Multiple Warheads #1

By Brandon Graham
48 pages, black and white
Published by Oni Press

Have you ever read something that seems eerily familiar, but you can’t even begin to place where you think you’ve seen it before? That was the problem I had when I first read Multiple Warheads by Brandon Graham, as its inaugural issue kept reminding me of something that I couldn’t place my finger on. It wasn’t until over a week later that it finally began to sink in. It wasn’t that I had read something like it before, but rather a wish to see this kind of book that was only now being fulfilled. Only in the case of Multiple Warheads, it’s probably a wish you didn’t even know you’d made.

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First in Space

By James Vining
96 pages, black and white
Published by Oni Press

I have vague memories of seeing Ham at the National Zoo. Having moved to the DC area in 1974, trips there were very common, and the chimpanzees were no exception. I can sort of recall seeing him on display along with the mention that he was the first chimpanzee in space, and being fascinated by the idea that we’d sent animals into orbit. (I was distinctly less excited upon hearing about the fate of the Russian-sent dog Laika.) James Vining’s First in Space is a book that made me instantly wish it existed 30 years ago. It’s exactly what I would have wanted to read then, but fortunately it was also worth the wait.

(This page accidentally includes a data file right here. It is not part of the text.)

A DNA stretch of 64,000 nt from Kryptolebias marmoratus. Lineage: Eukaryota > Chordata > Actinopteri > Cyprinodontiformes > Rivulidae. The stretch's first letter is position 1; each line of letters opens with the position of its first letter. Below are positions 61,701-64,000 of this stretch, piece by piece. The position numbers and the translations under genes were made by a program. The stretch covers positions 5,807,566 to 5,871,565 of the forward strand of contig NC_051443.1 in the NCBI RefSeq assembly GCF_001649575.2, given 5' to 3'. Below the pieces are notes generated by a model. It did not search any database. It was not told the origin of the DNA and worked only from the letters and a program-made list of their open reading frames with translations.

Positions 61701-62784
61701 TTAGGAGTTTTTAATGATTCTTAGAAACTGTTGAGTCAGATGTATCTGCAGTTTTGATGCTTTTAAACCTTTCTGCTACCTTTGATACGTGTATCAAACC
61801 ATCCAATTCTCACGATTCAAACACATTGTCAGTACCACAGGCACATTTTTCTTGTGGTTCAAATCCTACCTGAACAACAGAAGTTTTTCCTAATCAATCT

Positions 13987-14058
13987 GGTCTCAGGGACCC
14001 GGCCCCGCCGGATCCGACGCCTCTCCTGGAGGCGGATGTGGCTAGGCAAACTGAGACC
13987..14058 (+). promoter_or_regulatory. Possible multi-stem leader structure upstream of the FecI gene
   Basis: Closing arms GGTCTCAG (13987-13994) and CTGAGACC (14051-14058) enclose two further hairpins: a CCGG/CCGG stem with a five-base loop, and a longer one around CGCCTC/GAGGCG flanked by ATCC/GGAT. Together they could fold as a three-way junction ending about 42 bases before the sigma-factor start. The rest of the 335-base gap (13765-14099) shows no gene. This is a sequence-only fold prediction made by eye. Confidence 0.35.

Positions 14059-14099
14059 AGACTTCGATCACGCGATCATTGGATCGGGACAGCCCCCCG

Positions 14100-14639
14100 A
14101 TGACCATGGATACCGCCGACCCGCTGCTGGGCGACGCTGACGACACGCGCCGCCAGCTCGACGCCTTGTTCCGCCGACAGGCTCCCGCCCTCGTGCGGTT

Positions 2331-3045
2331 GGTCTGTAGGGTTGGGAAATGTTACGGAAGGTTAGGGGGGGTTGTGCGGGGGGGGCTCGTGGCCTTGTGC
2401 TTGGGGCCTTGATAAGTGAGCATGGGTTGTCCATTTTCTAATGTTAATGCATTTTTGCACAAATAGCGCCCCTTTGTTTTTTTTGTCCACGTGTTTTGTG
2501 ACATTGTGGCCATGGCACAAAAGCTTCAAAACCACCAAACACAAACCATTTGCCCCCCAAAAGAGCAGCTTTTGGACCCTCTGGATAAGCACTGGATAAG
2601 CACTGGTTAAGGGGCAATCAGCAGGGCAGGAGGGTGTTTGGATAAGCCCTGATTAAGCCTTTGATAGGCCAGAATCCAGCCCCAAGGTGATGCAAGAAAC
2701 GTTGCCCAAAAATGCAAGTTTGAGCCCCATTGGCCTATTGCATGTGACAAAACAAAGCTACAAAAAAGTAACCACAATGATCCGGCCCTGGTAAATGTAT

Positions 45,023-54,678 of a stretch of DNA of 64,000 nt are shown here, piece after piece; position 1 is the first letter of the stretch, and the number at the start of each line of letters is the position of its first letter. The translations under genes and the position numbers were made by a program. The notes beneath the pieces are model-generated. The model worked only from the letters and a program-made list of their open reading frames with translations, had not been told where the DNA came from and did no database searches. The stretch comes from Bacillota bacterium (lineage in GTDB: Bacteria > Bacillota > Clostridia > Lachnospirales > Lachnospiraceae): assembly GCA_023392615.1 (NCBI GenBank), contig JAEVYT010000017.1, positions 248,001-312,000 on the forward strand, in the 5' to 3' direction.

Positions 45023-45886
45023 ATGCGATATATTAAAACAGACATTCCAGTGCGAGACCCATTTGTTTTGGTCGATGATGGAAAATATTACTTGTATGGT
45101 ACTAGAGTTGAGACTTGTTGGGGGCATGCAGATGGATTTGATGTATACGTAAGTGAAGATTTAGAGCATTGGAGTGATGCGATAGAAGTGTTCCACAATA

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Maintenance #1

Written by Jim Massey
Art by Robbi Rodriguez
32 pages, black and white
Published by Oni Press